Skip to main content


MAY 3, 2022

Event Recording:

Collaborative Workshop Offers New Perspectives on California’s Offshore Oil Predicament

  • On April 21, OC Coastkeeper hosted 20 speakers across five panels at Retiring Offshore Rigs Workshop in Newport Beach
  • This event brought about new perspectives, new opinions, and updates on the current state of offshore oil production
  • Coastkeeper has developed five next steps in ending offshore oil in California

On April 21, 2022, Orange County Coastkeeper hosted Retiring Offshore Rigs: A Decommissioning Workshop to Clear the Horizon. This hybrid event focused on clarifying the platform decommissioning process, identifying barriers, and creating actionable next steps to accelerate and improve the retirement of California’s offshore rigs. The event was held at the historic Balboa Pavilion in Newport Beach with a free livestream component as well.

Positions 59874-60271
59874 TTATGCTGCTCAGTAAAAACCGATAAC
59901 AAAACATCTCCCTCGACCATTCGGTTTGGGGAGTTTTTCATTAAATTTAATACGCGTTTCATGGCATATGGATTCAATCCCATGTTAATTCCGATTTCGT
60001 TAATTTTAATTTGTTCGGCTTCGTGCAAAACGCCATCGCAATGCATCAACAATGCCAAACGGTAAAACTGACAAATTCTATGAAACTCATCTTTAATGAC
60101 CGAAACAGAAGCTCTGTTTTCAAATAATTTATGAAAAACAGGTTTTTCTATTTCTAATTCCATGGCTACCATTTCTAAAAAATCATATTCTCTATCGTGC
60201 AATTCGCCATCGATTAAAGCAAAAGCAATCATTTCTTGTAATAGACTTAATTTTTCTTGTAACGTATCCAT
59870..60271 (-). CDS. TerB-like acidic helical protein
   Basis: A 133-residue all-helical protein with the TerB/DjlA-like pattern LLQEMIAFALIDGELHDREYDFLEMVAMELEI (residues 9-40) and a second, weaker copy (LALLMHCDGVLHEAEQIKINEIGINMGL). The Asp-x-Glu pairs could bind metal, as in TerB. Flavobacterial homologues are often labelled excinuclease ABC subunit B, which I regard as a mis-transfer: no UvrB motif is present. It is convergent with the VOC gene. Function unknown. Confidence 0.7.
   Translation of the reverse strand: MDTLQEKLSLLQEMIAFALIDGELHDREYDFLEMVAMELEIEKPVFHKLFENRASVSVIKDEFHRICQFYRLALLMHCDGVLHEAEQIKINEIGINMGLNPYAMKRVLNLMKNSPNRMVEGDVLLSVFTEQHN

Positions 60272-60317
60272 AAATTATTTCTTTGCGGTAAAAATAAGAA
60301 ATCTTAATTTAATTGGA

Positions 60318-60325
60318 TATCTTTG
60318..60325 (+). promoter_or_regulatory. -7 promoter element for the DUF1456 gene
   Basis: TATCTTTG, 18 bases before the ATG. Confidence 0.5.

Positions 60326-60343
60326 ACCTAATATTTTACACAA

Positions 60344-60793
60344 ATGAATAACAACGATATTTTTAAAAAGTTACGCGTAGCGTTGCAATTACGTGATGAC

In total, twenty different speakers offered their expertise and opinions on offshore oil in California. The panelists included marine biology professors, elected officials, decommissioning consultants, oversight agency representatives, oil industry executives, environmental advocates, and more.